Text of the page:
Deanna Gets a Job

Deanna and her Ticket to Work Employment Network, the Arizona Rehabilitation Services Administration (AZRSA) , looked at job listings for months. Deanna didn’t know where jobs were listed, but her counselor at AZRSA did, and he would show her job listings and help her figure out which ones to apply for. She got a few interviews, but nothing panned out at first.

Then one day, her counselor at AZRSA called to tell her that he thought he had found the perfect job for her, a $1,200-a-month part-time job at a woman’s shelter. She thought this sounded great, so she wrote a really nice cover letter for the job and sent it in along with a copy of her resume. A couple of days later, the shelter called her up to schedule an interview. She did a mock interview with her AZRSA counselor and felt confident for the real interview the following day. And that interview went fabulously — she got a call the next day with a job offer!

The job sounded great, but Deanna feared that taking the job might force her to lose her Supplemental Security Income (SSI) and her AHCCCS coverage, and with it, her therapist. It seemed strange, but Deanna wondered if remaining unemployed and staying on SSI could actually work out better than getting a job.

To try to figure things out, Deanna made a list of her top goals:

  • Keep her AHCCCS coverage
  • Continue seeing her therapist, and
  • Make more money by working than she would get by sticking with her SSI.

She wasn’t sure if she could accomplish all these things, but she decided if it could be done, she wanted to take the job. She remembered that DB101 had a Benefits and Work Estimator, so she tried it out and learned that she might be able to take the job and still get some benefits. But she really wanted to get advice from another person, just to be totally sure.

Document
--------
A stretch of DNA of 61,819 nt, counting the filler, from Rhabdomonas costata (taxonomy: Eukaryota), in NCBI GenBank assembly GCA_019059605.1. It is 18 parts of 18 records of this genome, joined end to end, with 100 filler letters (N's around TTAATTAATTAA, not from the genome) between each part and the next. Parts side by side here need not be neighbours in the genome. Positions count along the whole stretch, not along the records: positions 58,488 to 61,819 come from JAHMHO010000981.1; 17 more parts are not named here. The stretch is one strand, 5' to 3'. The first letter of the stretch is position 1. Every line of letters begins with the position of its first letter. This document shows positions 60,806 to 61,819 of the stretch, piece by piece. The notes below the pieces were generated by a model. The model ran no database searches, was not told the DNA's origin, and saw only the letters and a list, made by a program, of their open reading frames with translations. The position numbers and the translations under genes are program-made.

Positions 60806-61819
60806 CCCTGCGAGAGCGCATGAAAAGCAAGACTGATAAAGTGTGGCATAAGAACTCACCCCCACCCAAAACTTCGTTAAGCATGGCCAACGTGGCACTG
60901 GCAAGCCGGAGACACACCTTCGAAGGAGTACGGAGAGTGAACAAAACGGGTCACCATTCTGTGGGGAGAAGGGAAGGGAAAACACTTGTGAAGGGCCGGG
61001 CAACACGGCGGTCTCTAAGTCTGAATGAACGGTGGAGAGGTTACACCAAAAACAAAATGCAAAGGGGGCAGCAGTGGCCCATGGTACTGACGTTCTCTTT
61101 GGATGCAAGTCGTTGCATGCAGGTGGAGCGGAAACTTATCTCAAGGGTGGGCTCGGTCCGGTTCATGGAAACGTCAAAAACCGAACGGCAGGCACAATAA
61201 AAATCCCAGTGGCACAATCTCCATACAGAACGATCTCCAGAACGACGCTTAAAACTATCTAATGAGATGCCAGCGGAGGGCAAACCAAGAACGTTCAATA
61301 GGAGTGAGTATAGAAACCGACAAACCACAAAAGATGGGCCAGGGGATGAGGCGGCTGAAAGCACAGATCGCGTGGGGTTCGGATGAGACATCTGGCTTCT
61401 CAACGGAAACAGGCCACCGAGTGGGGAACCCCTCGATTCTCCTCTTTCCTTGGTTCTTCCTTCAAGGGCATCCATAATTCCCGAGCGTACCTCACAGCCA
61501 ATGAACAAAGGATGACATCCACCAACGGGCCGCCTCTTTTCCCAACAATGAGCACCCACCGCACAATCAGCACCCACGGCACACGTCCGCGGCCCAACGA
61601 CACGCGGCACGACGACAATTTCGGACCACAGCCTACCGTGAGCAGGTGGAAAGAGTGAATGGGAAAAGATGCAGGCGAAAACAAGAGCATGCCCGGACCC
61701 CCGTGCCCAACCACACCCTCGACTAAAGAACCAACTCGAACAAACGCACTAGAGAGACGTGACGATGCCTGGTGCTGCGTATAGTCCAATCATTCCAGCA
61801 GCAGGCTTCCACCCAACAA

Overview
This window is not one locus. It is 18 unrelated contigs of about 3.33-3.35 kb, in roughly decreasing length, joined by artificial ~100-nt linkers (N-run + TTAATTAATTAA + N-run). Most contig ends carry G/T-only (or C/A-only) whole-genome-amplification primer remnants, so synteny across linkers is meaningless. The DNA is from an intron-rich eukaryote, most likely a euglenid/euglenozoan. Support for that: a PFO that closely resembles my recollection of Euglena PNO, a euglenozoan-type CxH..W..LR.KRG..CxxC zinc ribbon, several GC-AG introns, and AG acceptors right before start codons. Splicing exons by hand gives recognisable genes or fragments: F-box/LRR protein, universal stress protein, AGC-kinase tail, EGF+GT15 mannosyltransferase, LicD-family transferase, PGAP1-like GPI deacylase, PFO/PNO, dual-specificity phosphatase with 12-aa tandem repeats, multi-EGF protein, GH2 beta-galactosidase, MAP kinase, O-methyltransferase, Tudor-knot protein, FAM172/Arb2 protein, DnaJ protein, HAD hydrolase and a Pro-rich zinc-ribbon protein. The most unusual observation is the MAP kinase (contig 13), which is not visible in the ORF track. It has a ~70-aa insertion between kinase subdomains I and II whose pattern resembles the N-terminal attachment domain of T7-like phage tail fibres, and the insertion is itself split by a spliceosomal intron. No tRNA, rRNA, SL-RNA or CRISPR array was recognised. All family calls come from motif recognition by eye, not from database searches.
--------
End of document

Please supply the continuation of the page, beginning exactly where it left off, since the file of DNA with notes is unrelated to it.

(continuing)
DB101 pointed her to Ability360, who set her up with a Work Incentive Consultant named Ruth. Ruth was trained in benefits issues including those related to Social Security work rules and AHCCCS.

Deanna told Ruth the whole complicated situation over the phone. Ruth had heard similar tales many times before; people wanted to return to work but were afraid of losing their benefits.

“I know you are in a rush to figure this out so you can respond to the job offer. Can you come by my office tomorrow?” Ruth asked. Deanna agreed and got together all her important papers in a folder – bank statements, SSI deposit notices, and AHCCCS paperwork. The next day she took the folder with her when she went to see Ruth at her office.

Deanna was on Supplemental Security Income (SSI), which directly deposited $771 into her bank account on the first day of each month. Deanna also got Nutrition Assistance and had AHCCCS health coverage. Each of these benefits had its own eligibility rules, but since they all were designed to help people go back to work, Ruth said that Deanna would almost certainly be better off taking the job after they did all the calculations.

How the Job Would Impact Deanna’s Benefits